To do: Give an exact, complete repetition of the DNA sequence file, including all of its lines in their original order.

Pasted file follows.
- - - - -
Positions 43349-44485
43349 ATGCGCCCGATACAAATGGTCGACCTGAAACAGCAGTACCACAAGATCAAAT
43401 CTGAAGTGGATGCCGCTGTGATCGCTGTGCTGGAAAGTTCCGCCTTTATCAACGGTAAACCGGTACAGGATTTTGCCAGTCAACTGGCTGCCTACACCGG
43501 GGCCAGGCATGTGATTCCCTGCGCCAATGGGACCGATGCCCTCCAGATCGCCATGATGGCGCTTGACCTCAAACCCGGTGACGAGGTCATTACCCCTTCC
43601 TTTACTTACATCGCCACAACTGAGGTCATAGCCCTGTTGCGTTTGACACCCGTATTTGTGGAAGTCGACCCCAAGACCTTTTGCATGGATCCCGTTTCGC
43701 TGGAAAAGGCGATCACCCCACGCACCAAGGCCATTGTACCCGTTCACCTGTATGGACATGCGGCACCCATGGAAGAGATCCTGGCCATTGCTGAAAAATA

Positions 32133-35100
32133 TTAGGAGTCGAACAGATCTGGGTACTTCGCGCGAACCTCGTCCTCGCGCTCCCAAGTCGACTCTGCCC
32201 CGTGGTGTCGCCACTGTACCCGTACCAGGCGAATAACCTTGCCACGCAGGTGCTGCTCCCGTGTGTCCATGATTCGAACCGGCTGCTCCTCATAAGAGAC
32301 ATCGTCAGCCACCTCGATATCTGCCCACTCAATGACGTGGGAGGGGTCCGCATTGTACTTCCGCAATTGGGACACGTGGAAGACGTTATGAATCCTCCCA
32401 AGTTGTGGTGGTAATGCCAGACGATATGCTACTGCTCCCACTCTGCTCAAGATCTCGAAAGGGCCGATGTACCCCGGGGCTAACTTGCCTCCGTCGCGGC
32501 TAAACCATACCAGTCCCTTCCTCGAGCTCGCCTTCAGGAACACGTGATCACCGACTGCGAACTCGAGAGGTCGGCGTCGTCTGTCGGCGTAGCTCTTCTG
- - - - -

Positions 43349-44485
43349 ATGCGCCCGATACAAATGGTCGACCTGAAACAGCAGTACCACAAGATCAAAT
43401 CTGAAGTGGATGCCGCTGTGATCGCTGTGCTGGAAAGTTCCGCCTTTATCAACGGTAAACCGGTACAGGATTTTGCCAGTCAACTGGCTGCCTACACCGG
43501 GGCCAGGCATGTGATTCCCTGCGCCAATGGGACCGATGCCCTCCAGATCGCCATGATGGCGCTTGACCTCAAACCCGGTGACGAGGTCATTACCCCTTCC
43601 TTTACTTACATCGCCACAACTGAGGTCATAGCCCTGTTGCGTTTGACACCCGTATTTGTGGAAGTCGACCCCAAGACCTTTTGCATGGATCCCGTTTCGC
43701 TGGAAAAGGCGATCACCCCACGCACCAAGGCCATTGTACCCGTTCACCTGTATGGACATGCGGCACCCATGGAAGAGATCCTGGCCATTGCTGAAAAATA

Positions 32133-35100
32133 TTAGGAGTCGAACAGATCTGGGTACTTCGCGCGAACCTCGTCCTCGCGCTCCCAAGTCGACTCTGCCC
32201 CGTGGTGTCGCCACTGTACCCGTACCAGGCGAATAACCTTGCCACGCAGGTGCTGCTCCCGTGTGTCCATGATTCGAACCGGCTGCTCCTCATAAGAGAC
32301 ATCGTCAGCCACCTCGATATCTGCCCACTCAATGACGTGGGAGGGGTCCGCATTGTACTTCCGCAATTGGGACACGTGGAAGACGTTATGAATCCTCCCA
32401 AGTTGTGGTGGTAATGCCAGACGATATGCTACTGCTCCCACTCTGCTCAAGATCTCGAAAGGGCCGATGTACCCCGGGGCTAACTTGCCTCCGTCGCGGC
32501 TAAACCATACCAGTCCCTTCCTCGAGCTCGCCTTCAGGAACACGTGATCACCGACTGCGAACTCGAGAGGTCGGCGTCGTCTGTCGGCGTAGCTCTTCTG